• The other side of midnight: Pakistan 50 years after partition
    When British India was granted independence in 1947, the subcontinent was divided into two countries: a predominantly Hindu India and to its east, and to its west a predominantly Muslim Pakistan. The …
  • The Indian cinema
    Dheera Sujan focuses on the phenomenal success and popularity of Indian films. Guest speakers include critic Derek Malcolm, the director of the Indian International Film Festival, Malti Sahai, …
  • The struggle for the Caucasus oil
    The French oil company Total has defied the U.S. government and signed a 2 billion dollar deal with Iran to develop offshore gas fields. In response, Washington has threatened to impose sanctions on …
  • Bhutanese newspaper editor Kinley Dorji
    Dheera Sujan visits Bhutan, an ancient, pristine land with none of the problems (overpopulation, environmental degradation, crime, etc.) that beset most of the world. But for how long will it be so …
  • Bhutan’s traditional music
    Dheera Sujan visits Bhutan’s National Institute of Traditional Medicine. She finds out how to use tiger bones to cure epilepsy and how turning a prayer wheel could affect your health. Producer: …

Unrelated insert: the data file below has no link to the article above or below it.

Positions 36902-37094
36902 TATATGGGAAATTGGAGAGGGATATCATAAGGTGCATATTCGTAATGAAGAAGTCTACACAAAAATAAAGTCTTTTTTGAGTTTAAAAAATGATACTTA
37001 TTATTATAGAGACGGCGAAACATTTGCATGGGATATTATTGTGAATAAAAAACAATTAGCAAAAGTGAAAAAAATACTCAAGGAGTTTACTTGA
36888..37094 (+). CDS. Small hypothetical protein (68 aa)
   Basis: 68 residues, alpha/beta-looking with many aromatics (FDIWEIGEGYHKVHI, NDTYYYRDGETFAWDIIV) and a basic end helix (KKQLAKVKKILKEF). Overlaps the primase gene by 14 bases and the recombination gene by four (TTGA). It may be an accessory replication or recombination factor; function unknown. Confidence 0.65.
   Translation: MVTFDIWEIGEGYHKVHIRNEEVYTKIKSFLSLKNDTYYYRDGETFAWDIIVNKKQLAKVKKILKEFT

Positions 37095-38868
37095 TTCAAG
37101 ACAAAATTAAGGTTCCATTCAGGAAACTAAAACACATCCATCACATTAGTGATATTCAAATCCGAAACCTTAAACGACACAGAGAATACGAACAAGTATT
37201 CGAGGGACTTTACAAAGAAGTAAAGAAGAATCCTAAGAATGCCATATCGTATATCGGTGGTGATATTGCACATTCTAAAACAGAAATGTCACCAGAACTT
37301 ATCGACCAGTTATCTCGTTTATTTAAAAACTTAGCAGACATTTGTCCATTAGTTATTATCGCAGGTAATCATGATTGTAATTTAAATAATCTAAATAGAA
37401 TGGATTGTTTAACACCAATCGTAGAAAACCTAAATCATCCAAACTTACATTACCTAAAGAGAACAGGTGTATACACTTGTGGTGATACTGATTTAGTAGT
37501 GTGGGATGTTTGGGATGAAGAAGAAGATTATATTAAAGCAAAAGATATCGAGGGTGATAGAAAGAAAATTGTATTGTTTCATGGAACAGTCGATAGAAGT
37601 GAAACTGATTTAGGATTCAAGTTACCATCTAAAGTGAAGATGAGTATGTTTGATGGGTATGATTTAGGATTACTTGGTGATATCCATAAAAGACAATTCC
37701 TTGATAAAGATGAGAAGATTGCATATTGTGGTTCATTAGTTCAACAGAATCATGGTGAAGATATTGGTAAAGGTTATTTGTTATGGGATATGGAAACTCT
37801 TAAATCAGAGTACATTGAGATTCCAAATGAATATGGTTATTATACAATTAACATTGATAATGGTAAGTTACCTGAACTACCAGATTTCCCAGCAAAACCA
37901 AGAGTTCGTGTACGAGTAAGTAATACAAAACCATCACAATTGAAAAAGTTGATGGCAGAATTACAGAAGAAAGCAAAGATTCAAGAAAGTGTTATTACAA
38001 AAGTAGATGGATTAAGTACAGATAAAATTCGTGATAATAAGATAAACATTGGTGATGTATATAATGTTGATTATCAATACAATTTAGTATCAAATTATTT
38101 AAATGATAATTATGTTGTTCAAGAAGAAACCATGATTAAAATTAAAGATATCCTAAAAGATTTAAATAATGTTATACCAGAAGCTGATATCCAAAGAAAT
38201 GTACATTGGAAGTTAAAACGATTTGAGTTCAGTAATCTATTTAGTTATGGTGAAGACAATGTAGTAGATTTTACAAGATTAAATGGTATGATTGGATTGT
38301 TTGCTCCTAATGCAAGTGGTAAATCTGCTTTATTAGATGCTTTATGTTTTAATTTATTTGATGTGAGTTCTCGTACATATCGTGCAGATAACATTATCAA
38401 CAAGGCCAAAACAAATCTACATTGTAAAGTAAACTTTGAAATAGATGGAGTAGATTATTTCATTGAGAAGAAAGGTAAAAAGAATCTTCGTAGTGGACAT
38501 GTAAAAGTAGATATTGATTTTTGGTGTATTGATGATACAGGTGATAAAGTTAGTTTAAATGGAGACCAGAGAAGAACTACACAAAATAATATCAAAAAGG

• Toilets in India
    Bombay is India’s most cosmopolitan city. Its sheer scope, hustle and bustle, its mass of human can overwhelm. On a taxi ride to the city, chances are, you will be greeted by the sight of a row …
  • Casting off: The Vietnamese boat people
    Marijke van der Meer explores one of the sad legacies of the war in Vietnam. Over 20 years after the fall of Saigon, thousands of the nearly one million Vietnamese boat people who once sought asylum …
  • Where the tiger roamed
    In the 19th century, 100,000 tigers stalked the Asian forests. But big game hunting, illegal poaching and the destruction of their habitat has shrunk that number to less than 6,000, the majority of …